The State Duma must be Russian in spirit. The other nationalities which form part of Our Domain must have deputies in the Duma to represent their needs but they must not, and shall not, appear in numbers which give them the possibility of determining matters of purely Russian concern
Try to imagine America’s white majority expressing itself with such confidence!
Stolypin never said or did anything against the Jews or Russia’s other minority populations, but his very Russian patriotism made him plenty of enemies in their ranks. Solzhenitsyn depicts his eventual assassin, the Jew Mordecai Bogrov, reasoning that Stolypin must be an enemy of the Jews because he
boosted Russian national interests too blatantly and too insistently — the Russianness of the Duma as a representative body, the Russianness of the state. He was trying to build, not a country in which all were free, but a nationalist monarchy. So that the future of the Jews in Russia was not effected by his goodwill toward them. The development of the country along Stolypin’s lines promised no golden age for the Jews.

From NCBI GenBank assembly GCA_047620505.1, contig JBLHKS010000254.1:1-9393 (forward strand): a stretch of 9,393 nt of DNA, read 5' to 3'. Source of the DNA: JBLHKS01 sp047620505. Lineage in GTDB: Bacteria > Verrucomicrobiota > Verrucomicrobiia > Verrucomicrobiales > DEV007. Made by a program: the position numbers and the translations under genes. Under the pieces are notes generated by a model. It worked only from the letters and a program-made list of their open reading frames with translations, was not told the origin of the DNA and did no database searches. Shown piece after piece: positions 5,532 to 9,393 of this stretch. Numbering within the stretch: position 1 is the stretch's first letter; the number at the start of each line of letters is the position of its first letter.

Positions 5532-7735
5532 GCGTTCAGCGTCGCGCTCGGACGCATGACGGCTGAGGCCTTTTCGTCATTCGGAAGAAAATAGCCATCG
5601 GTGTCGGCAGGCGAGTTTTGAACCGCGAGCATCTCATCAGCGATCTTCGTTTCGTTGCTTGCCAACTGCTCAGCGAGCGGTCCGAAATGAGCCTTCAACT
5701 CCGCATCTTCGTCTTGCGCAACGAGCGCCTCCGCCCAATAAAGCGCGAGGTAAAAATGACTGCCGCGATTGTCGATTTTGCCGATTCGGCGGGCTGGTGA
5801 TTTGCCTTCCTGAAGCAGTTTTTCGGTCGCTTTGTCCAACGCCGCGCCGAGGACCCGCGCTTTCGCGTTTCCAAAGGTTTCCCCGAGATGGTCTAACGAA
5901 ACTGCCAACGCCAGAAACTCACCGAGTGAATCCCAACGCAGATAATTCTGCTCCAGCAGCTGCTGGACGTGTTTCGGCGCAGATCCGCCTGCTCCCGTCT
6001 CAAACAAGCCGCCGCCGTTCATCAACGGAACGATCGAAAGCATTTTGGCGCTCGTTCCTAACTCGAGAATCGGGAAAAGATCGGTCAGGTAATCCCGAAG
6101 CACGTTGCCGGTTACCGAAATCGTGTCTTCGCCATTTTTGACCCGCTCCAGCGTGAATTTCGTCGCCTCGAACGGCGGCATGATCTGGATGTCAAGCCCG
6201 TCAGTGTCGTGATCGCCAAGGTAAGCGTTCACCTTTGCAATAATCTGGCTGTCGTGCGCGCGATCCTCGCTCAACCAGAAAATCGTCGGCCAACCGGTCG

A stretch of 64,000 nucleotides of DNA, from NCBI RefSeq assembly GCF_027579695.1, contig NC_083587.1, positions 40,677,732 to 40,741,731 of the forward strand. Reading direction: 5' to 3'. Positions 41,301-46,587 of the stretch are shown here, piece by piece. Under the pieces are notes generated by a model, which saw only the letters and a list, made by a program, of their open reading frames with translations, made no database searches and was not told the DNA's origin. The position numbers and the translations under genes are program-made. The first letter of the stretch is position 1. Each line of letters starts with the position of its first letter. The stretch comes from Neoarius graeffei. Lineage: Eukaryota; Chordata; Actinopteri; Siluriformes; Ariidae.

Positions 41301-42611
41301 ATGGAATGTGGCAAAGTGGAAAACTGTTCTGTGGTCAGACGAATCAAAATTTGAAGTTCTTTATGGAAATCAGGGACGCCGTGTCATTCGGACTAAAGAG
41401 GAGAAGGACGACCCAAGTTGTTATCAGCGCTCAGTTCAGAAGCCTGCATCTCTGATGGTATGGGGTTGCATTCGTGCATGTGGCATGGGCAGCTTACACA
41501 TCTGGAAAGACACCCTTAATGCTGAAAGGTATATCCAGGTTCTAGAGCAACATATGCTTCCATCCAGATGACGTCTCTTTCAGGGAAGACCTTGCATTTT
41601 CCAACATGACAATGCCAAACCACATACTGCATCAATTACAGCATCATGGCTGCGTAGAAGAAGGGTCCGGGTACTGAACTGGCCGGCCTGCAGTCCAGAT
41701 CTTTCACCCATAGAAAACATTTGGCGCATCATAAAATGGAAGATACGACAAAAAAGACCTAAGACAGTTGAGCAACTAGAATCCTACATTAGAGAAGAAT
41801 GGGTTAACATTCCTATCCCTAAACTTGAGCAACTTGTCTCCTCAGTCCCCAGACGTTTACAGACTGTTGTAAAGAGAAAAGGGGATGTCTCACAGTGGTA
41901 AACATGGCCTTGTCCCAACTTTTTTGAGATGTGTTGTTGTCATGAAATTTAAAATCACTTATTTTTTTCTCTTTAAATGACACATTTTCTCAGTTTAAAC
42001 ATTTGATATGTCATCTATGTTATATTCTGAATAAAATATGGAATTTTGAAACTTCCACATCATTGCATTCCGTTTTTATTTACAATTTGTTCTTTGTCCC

Bogrov shot Stolypin at a performance at the Kiev Opera House on September 14, 1911; he died three days later. Shortly before the assassin was hanged, notes Solzhenitsyn,
a rabbi was allowed in to see the condemned man. “Tell the Jews,” Bogrov said, “that I didn’t want to harm them. On the contrary, I was fighting for the benefit of the Jewish people.”
That was the one and only part of his testimony to remain unchanged.
The rabbi said reproachfully that Bogrov might have caused a pogrom. Bogrov replied, “A great people must not bow down to its oppressors!”
Quinn devotes five chapters to Solzhenitsyn’s study of Russian-Jewish relations, Two Hundred Years Together, pointing out the pains the author was at to remain balanced in his treatment, but also the difficulty of doing so in the chapters on the Revolution and early Soviet period. Other chapters deal with Lenin in Zürich, March 1917, Solzhenitsyn’s memoirs, From Under the Rubble, and some of his early works. I hope Solzhenitsyn and the Right will succeed in its mission of introducing a new generation to this monumental literary and political figure.